Google has confirmed the worldwide service blackout yesterday was caused by a technical fault inside its own systems.
The technology giant saw all its major apps, including YouTube and Gmail, go offline yesterday morning, leaving millions of users unable to access key services.
The company said the outage had occurred within its authentication system, which is used to log people into their accounts, due to an "internal storage quota issue" and apologised to users.
The incident had a far-reaching impact, as other Google services such as Maps, as well as Calendar and its cloud storage Google Drive, were all listed as being affected by the outage on the company's own status dashboard.
Visitors attempting to visit the YouTube website were met with an error message which said: "Something went wrong."
Some of Google's affected services are among the most widely used in the world - YouTube has more than two billion active users, while Gmail is the world's most popular email platform with more than 1.5 billion users.
Service monitoring website Down Detector also reported that users had flagged issues accessing the Google Play Store and the Google Meet and Hangouts communications tools.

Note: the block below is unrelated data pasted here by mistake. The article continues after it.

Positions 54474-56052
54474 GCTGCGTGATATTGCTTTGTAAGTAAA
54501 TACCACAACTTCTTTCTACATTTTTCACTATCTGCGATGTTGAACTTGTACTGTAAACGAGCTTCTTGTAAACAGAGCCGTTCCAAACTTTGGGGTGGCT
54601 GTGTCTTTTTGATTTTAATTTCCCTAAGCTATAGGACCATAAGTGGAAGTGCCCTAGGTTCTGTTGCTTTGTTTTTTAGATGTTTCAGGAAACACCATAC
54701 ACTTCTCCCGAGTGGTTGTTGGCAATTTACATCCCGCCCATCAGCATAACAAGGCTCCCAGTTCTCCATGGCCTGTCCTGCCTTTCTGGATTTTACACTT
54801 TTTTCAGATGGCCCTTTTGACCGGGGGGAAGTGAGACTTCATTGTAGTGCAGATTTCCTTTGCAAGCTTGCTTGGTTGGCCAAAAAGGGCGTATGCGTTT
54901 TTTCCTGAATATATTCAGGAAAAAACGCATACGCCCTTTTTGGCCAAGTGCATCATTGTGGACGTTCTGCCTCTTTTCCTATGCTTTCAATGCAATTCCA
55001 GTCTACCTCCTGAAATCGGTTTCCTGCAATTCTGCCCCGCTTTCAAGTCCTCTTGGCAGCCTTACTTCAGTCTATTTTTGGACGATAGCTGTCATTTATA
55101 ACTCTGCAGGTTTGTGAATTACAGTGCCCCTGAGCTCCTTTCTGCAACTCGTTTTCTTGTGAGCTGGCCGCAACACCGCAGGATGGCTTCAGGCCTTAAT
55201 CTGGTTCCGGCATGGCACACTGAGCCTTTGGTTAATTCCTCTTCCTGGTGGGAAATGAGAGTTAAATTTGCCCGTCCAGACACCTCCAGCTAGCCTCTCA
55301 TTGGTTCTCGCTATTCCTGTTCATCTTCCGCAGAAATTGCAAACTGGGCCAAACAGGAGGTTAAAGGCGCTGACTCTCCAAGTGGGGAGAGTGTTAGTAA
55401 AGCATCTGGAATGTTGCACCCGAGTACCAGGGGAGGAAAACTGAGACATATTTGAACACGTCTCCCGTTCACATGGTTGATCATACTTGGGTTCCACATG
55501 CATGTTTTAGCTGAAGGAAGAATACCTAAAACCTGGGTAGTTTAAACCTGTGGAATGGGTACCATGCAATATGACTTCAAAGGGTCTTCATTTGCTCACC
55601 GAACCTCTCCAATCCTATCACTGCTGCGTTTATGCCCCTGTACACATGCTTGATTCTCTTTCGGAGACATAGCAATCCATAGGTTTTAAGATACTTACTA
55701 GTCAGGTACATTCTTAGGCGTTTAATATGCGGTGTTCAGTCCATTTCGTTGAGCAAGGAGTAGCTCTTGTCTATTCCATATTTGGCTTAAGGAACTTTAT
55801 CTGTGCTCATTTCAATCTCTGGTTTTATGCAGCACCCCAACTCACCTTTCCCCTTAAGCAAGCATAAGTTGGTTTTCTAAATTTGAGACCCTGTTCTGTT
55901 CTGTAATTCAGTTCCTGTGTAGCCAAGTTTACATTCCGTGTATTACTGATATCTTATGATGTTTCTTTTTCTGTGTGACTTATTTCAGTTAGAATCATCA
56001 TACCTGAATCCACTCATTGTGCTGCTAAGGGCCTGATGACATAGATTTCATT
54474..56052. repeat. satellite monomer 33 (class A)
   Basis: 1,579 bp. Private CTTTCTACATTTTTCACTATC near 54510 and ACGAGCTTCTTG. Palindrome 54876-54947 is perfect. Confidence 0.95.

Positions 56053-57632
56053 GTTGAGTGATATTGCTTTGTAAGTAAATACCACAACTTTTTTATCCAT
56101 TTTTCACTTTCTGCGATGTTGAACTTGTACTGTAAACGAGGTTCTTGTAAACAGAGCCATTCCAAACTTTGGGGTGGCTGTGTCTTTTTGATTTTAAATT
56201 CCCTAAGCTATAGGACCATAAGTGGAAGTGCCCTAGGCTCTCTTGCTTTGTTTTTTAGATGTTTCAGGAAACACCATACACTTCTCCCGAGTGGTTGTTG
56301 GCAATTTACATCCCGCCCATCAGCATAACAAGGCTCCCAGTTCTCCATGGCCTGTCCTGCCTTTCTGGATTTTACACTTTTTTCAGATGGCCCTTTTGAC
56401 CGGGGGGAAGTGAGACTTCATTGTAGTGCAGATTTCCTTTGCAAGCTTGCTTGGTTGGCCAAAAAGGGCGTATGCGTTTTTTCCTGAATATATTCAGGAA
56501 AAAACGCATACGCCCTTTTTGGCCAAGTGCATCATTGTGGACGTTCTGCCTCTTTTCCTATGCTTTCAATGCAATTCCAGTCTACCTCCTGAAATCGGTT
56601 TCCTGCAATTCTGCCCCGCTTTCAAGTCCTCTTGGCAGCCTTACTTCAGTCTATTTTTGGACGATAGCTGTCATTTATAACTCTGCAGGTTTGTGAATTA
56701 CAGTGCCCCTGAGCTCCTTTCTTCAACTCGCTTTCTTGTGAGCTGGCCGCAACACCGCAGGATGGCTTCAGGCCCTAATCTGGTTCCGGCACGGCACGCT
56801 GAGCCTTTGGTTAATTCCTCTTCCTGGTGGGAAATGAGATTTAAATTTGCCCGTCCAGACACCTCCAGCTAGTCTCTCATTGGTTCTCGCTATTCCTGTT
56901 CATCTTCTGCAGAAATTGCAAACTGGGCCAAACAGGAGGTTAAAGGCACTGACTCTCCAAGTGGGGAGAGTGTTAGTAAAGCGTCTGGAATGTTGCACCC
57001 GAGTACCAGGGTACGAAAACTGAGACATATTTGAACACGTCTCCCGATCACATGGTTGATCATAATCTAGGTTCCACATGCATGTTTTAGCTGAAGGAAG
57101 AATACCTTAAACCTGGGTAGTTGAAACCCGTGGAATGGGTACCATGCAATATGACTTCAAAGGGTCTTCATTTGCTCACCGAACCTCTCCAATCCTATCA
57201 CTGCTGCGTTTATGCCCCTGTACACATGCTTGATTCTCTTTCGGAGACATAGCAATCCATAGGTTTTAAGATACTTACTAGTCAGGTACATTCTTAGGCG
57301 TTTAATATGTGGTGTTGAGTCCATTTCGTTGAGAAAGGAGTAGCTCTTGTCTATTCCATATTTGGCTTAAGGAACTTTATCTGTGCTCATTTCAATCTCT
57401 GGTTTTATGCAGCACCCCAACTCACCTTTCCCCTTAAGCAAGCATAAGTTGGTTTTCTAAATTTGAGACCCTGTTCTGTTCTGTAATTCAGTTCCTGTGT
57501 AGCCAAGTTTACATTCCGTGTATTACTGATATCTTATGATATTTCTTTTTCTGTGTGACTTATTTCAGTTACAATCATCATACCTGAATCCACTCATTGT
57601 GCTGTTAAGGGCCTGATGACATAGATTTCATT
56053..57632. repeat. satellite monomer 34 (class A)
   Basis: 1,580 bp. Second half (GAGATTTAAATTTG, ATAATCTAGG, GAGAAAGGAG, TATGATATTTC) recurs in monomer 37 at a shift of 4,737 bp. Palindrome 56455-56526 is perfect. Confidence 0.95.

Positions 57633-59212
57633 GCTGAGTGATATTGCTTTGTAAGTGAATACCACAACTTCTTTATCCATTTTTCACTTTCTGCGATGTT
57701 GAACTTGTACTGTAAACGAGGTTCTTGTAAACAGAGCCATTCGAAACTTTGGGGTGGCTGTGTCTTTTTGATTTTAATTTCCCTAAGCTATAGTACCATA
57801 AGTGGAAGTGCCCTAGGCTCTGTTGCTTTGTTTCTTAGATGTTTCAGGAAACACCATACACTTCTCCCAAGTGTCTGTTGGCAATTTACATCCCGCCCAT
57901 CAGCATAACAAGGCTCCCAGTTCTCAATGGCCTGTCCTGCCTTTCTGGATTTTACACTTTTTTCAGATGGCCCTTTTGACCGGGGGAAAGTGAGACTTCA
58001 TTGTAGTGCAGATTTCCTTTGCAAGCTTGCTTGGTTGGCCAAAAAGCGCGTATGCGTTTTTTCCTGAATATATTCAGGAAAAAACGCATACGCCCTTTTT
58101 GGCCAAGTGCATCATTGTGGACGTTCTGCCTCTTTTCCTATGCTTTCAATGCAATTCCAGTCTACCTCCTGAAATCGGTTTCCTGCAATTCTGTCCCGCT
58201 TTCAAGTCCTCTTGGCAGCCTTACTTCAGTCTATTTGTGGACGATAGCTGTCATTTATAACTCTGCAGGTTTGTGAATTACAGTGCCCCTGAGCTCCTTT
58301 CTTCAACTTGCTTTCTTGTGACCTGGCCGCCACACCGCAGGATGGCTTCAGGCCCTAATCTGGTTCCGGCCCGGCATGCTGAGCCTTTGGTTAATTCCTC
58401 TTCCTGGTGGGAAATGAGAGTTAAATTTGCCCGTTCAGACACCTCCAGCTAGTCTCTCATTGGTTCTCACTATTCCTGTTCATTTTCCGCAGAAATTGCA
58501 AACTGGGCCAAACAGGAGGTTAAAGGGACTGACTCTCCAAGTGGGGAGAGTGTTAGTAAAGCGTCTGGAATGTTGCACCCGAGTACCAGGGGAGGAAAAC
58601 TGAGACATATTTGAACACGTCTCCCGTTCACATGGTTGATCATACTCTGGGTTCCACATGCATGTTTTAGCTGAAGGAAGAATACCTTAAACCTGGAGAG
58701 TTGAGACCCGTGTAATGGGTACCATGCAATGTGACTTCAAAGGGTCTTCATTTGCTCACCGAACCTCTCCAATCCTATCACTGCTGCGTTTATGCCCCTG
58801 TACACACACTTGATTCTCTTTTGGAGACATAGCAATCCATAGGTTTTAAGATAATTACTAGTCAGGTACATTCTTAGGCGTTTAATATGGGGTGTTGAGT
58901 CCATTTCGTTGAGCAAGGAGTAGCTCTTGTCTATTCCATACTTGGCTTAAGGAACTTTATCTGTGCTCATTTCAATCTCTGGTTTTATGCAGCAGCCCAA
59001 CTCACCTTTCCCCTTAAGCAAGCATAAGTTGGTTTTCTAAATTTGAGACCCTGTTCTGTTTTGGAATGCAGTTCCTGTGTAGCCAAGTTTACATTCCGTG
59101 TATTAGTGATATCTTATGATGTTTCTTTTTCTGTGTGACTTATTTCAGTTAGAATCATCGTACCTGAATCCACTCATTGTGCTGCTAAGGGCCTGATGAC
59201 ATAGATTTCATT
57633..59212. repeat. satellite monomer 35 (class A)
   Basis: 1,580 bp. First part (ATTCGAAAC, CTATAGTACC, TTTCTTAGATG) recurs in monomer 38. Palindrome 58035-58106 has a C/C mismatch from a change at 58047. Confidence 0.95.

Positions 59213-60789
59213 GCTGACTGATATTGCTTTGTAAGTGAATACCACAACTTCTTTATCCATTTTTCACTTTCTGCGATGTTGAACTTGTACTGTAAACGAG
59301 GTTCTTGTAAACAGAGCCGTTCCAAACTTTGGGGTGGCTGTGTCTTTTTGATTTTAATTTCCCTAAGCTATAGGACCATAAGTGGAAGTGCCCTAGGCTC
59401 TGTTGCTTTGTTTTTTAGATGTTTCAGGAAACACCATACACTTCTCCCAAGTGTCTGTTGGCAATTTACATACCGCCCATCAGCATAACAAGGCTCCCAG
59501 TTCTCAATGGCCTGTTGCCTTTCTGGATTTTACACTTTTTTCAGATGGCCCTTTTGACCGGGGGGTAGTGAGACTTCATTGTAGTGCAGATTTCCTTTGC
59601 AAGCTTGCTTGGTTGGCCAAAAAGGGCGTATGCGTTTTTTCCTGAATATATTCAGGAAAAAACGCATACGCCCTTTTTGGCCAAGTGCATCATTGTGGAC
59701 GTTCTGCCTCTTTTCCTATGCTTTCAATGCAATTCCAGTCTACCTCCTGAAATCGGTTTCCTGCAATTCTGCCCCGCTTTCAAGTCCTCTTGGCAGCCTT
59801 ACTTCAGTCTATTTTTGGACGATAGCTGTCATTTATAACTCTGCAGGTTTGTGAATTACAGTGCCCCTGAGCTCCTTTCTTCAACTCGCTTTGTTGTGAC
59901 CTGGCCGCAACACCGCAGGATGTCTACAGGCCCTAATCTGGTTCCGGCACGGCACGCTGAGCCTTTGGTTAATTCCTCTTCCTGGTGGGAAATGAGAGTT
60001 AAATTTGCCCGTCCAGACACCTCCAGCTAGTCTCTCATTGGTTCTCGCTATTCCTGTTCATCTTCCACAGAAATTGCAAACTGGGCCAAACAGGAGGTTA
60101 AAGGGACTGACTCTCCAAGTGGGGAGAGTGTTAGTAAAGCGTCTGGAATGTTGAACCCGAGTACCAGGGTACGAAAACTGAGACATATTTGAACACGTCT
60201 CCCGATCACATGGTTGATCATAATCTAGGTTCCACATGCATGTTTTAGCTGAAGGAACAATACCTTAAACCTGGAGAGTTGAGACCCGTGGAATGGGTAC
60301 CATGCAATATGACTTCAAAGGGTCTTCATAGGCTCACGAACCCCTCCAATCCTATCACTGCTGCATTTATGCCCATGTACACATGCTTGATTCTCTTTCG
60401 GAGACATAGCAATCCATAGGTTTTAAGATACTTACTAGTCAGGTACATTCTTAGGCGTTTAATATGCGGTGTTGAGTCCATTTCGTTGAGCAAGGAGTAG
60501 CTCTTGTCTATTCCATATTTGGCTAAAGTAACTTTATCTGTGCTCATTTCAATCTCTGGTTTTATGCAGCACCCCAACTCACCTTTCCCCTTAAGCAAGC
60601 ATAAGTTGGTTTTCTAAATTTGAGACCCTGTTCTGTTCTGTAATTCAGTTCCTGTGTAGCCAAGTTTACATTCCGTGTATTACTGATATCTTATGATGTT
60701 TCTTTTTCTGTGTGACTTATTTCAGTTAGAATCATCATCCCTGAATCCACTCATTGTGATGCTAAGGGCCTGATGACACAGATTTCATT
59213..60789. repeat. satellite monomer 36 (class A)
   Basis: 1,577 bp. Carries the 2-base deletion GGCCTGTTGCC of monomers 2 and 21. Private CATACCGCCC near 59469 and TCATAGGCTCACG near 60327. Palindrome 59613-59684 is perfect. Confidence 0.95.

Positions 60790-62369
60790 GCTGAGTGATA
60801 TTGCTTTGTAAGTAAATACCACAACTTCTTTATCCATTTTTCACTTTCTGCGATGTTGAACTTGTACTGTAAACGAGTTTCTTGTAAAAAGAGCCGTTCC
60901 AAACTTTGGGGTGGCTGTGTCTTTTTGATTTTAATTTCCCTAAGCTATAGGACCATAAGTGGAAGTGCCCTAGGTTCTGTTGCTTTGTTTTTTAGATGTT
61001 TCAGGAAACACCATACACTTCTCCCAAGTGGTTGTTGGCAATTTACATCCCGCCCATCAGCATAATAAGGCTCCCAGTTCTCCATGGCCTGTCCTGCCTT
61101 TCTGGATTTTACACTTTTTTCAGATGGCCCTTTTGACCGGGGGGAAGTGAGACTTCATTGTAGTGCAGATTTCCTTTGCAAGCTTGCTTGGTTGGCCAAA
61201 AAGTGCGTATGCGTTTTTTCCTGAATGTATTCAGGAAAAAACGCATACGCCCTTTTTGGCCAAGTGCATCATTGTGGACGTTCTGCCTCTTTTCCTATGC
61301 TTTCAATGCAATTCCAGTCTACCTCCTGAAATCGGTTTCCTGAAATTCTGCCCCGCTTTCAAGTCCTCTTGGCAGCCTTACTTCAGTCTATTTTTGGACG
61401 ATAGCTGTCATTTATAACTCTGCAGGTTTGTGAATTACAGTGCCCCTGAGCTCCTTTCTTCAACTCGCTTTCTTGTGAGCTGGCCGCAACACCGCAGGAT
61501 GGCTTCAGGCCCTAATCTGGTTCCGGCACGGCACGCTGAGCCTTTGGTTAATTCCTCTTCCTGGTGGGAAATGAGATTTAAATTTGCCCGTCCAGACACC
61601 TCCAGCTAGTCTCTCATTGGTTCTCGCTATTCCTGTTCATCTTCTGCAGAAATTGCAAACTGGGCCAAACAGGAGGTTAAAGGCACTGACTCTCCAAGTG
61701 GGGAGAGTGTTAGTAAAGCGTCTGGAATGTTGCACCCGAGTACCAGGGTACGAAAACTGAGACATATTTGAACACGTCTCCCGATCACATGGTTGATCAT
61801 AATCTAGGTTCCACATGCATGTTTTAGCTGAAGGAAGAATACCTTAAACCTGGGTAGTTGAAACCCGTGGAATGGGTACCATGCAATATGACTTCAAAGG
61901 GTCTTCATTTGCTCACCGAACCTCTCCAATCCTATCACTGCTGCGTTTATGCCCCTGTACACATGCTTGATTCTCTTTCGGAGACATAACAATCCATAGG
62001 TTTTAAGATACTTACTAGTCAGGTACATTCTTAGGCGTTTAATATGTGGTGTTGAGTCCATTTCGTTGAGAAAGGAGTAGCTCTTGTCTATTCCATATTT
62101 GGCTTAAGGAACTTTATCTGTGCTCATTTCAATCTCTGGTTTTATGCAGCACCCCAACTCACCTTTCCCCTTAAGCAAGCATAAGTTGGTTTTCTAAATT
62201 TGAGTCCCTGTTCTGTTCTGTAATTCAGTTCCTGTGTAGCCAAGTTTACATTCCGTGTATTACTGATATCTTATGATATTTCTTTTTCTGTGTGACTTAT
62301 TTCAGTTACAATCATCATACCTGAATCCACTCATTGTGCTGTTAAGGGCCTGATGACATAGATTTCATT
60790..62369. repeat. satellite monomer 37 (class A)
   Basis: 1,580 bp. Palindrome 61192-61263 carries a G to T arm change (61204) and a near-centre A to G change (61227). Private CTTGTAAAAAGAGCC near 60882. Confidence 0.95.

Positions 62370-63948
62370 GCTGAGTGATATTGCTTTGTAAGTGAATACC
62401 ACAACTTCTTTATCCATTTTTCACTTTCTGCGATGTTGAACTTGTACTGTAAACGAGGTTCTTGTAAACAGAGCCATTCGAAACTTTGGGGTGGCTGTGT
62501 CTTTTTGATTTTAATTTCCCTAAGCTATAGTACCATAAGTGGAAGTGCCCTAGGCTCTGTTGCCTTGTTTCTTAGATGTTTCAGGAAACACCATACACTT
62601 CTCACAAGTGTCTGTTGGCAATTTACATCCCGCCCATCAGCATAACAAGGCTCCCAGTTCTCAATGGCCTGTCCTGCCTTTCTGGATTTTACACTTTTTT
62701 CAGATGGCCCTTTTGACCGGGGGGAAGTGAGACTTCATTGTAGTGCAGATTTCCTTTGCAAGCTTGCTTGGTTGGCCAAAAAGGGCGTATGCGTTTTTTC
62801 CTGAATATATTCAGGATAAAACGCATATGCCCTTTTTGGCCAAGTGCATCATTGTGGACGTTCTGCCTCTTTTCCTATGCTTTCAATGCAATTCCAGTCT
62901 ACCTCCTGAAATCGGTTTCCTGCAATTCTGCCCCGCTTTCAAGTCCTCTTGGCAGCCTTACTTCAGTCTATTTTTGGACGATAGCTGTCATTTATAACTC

In the midst of the outage, many people took to social media to share their frustration with the rare service blackout, with the technology giant fast trending on Twitter.
Responding to the incident, Adam Leon Smith, chairman at the UK Special Interest Group in Software Testing at BCS, the Chartered Institute for IT, highlighted the issues experienced by users of Google's smart home products during the outage.
He said that the incident showed just how dependent on technology the world was today.
"People are sat in the dark unable to turn on their lights controlled by Google Home.
"My last two meetings have been unable to use the planned slides as they are stored in Google Slides," he added.
"Our dependency on technology has grown so much, but the amount spent on reliability, testing and quality hasn't grown in parallel.
"Many companies will be reviewing their SLAs (service level agreements) with Google today and realising their business is dependent on a stack completely outside of their control."